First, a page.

• What does it mean that the seniority level is "Associate"? I bet they don't pay well.

As you can see, I'm looking for ways to exclude jobs more than include them. At this stage in my career, I know what I'm good at and where I might struggle. As my pastor explained years ago, we go through stages in life:

  1. The "Yes" years when we need to say yes to things even if they don't seem like a good fit.
  2. The "No" years when we need to start focusing in on what we are good at.
  3. The years of mastery when we pass on what we've learned though experience to the next generation.

So when Aarthi asked if I was interested in a career change to become a community manager, I said "yes" (eventually). I still need to say "yes" sometimes to things I want to say "no" to, but more and more I'm focusing in on my God-given talent for building healthy community. When I look at job listings, I'm watching for the rare position that will bring me closer to mastery.

Really getting leads

Truth is, I didn't get where I am by browsing job listings. No, I owe my career to friends and family who guided me to opportunities I wouldn't have found on my own. An internship my dad told me about led to a programmer job at JPL which led to a community manager job at Stack Overflow. A close friend from college helped me discover a role at College Confidential. And the moment I announced I'm a free agent, I got an overwhelming number of leads from people I've worked with over the years. If you were one of them, I can't tell you how much that means to me. Thank you.

People talk about their network, but that's not the way I think about it. I mean, it's a way to think about the collection of people who care about you and your success. Since communities are fractal, I don't have a problem calling the many people in my corner "my community". If you have one, it makes all the difference.

Résumés and curriculum vitae

Résumés6 are how job seekers pay back recruiters for job listings. You gotta assume they have hundreds of résumés for each job they want to fill and their #1 goal is to cut that down to a handful of people they will have time to contact for the initial screening interview. That means you should tailor your résumé for the jobs you are applying to. For instance, if the listing asks for a certain type of experience, make sure you list whatever comes closest to that requirement. This is one of the easiest ways to filter out résumés.7

When I wrote my first résumé,8 I struggled to fill out a single page. I had to list my lawn mowing and babysitting jobs along with my high school graduation date. At this point I have tons of experience and most of it is irrelevant to whatever job I'm applying for. In fact I wrote two résumés this time: one that emphasized my community management skills and the other that brought out my technical experience.

It helped that every now and then I add accomplishments to my CV on Stack Overflow. That way I could just copy stuff I'd already written (and likely would have forgotten) years ago and edit for whatever job I'm aiming for. Community managers take on all sorts of tasks, so you never know when something you've done will be relevant.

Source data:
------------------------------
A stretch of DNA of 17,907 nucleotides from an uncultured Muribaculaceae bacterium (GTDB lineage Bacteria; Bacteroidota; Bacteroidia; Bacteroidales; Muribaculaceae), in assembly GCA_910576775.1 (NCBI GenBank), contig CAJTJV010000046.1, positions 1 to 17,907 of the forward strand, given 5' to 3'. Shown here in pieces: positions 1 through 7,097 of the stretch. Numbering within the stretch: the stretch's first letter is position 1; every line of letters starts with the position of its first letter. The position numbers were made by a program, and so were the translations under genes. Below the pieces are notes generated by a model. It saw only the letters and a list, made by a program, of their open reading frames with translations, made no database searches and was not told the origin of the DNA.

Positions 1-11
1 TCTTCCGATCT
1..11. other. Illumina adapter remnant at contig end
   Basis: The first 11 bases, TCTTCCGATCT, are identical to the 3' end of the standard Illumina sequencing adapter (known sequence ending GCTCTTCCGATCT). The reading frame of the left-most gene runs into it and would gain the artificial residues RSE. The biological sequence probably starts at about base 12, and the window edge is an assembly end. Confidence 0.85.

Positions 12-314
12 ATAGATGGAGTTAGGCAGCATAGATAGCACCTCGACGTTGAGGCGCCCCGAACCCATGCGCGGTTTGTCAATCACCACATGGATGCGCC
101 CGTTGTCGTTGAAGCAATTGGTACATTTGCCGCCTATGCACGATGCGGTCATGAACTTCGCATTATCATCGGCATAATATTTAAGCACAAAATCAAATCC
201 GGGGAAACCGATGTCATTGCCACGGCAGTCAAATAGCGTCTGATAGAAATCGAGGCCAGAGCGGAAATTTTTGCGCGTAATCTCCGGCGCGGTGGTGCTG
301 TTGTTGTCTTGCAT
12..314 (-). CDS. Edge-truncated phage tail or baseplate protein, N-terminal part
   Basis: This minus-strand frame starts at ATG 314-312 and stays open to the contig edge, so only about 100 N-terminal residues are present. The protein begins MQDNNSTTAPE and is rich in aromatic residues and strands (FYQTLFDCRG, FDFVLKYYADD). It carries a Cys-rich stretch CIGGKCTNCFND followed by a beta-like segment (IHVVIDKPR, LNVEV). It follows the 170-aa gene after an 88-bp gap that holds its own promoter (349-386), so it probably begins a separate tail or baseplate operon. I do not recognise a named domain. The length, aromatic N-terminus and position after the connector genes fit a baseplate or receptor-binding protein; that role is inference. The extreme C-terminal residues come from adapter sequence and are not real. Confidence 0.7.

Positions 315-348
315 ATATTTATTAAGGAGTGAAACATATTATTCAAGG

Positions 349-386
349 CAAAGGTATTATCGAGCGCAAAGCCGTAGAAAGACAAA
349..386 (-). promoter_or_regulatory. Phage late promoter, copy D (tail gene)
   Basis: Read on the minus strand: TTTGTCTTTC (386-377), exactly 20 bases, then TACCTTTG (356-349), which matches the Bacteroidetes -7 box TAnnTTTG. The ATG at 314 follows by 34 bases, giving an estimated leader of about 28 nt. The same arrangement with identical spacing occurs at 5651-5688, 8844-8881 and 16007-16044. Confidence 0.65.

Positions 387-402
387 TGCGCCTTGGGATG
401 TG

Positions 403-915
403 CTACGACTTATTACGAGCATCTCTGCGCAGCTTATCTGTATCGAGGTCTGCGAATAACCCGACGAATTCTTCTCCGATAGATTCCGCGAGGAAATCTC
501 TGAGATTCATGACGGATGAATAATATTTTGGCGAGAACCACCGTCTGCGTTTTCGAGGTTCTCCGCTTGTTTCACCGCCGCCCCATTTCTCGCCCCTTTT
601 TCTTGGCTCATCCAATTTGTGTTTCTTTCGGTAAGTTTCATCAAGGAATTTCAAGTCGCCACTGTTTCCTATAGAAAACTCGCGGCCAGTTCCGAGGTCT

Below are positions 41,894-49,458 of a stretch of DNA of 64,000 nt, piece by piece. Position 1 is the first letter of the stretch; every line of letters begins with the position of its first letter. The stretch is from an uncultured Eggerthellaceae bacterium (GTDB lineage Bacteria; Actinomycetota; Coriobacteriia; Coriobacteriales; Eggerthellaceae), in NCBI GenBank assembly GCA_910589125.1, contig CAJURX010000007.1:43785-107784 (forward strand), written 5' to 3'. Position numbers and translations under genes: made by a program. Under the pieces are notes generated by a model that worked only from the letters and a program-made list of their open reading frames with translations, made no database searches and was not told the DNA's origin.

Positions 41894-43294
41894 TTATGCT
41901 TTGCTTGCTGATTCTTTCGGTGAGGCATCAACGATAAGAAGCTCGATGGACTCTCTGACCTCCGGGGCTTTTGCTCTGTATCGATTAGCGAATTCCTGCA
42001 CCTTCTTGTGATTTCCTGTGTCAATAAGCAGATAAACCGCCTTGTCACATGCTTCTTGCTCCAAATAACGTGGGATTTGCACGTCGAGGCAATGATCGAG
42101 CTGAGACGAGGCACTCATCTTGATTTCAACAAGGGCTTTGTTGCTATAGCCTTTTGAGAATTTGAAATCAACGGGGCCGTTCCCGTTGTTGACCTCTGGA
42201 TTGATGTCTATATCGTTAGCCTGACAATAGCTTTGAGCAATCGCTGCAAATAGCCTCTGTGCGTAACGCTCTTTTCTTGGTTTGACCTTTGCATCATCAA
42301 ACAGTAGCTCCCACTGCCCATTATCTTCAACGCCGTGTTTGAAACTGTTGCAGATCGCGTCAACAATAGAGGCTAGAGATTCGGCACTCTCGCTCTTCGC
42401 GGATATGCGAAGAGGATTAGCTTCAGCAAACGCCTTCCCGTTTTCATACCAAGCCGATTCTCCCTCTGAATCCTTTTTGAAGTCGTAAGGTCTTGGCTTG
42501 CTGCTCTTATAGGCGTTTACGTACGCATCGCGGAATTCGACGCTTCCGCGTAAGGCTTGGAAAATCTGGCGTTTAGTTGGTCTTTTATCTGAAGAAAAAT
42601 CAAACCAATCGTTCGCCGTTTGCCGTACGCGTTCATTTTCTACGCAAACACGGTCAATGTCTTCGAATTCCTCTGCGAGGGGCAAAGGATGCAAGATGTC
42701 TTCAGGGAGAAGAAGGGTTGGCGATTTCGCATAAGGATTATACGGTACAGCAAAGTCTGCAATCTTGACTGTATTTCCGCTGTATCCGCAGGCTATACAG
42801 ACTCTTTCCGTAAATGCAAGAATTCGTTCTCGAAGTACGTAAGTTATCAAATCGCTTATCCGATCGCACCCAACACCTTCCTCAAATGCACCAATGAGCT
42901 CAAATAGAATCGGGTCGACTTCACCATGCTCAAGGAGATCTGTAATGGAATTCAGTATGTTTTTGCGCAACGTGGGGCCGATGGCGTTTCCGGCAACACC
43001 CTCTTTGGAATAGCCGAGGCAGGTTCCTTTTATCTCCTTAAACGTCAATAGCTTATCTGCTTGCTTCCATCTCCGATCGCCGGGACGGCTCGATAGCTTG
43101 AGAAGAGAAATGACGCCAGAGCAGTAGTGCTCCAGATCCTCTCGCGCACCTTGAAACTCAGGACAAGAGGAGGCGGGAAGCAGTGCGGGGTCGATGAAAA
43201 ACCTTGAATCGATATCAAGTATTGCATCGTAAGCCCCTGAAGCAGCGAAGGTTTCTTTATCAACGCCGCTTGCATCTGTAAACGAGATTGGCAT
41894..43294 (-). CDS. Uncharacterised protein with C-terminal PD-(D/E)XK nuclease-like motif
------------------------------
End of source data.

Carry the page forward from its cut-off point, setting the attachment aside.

Finally, be sure to share your résumé with friends and family before sending it out. I had fantastic input from many people who helped me sell myself. Whether it's false modesty or a blind spot to your own abilities, this tends to be difficult without some external perspective. Once again, a big thanks to everyone who helped me.


Recruiters tend to prefer audio phone calls, in my experience. You can learn a lot about a company's attitude to toward remote work by whether other interviews are conducted on a video call or not. It doesn't even matter if the video is on. One person I interviewed with turned off his camera because he was walking his dog. That's a good sign for a healthy remote culture.

Interviews ought to be comfortable conversations. When I've been on the hiring side, I go out of my way to give the candidate a chance to get comfortable. Small talk and softball questions to start. When I'm being interviewed, I can get a pretty good idea of how it went by whether the conversation felt natural and interactive. Answering questions correctly isn't nearly as important for community management since there aren't exactly clear answers.

Next time: My new job as a developer advocate.


If you have a question about your UI claim, you can contact the EDD online, by mail, or by phone. The fastest way to contact the EDD is by submitting a question below. Some topics are informational only while other topics will allow you to submit a question and receive a response. You may submit two questions per day.

The "fastest way to contact the EDD" takes "5-7 days" as it turns out.

  1. Amusingly it's labeled SSN No. which I assume was a redundant use of "number". Kinda like "ATM machine".

  2. It's (866) 401-2849, if you are curious.

  3. I didn't ask why, but I assume it's related to the claim I started the week before my termination date.

  4. The state uses so I already had an account from renewing my driver's license in November. This time it needed to scan my face, which is a bit unsettling.

  5. The contact form helpfully notes:

  6. Or should I say "Resumes"? Can't decide if the accents communicate "playful" or "pretentious"?

  7. Even easier: automated résumé scan software. This is another reason applying via a job listing isn't ideal. Much better to skip this step by getting a direct referral.

  8. I used WordPerfect for that résumé. Later I switched to Plain Old Documentation which I converted to LaTeX using Pod::LaTeX so that I could make a PDF. This time, I wrote my résumé in Markdown. Converting to PDF isn't hard with Pandoc. With all of these I focus on content rather then get bogged down with formatting.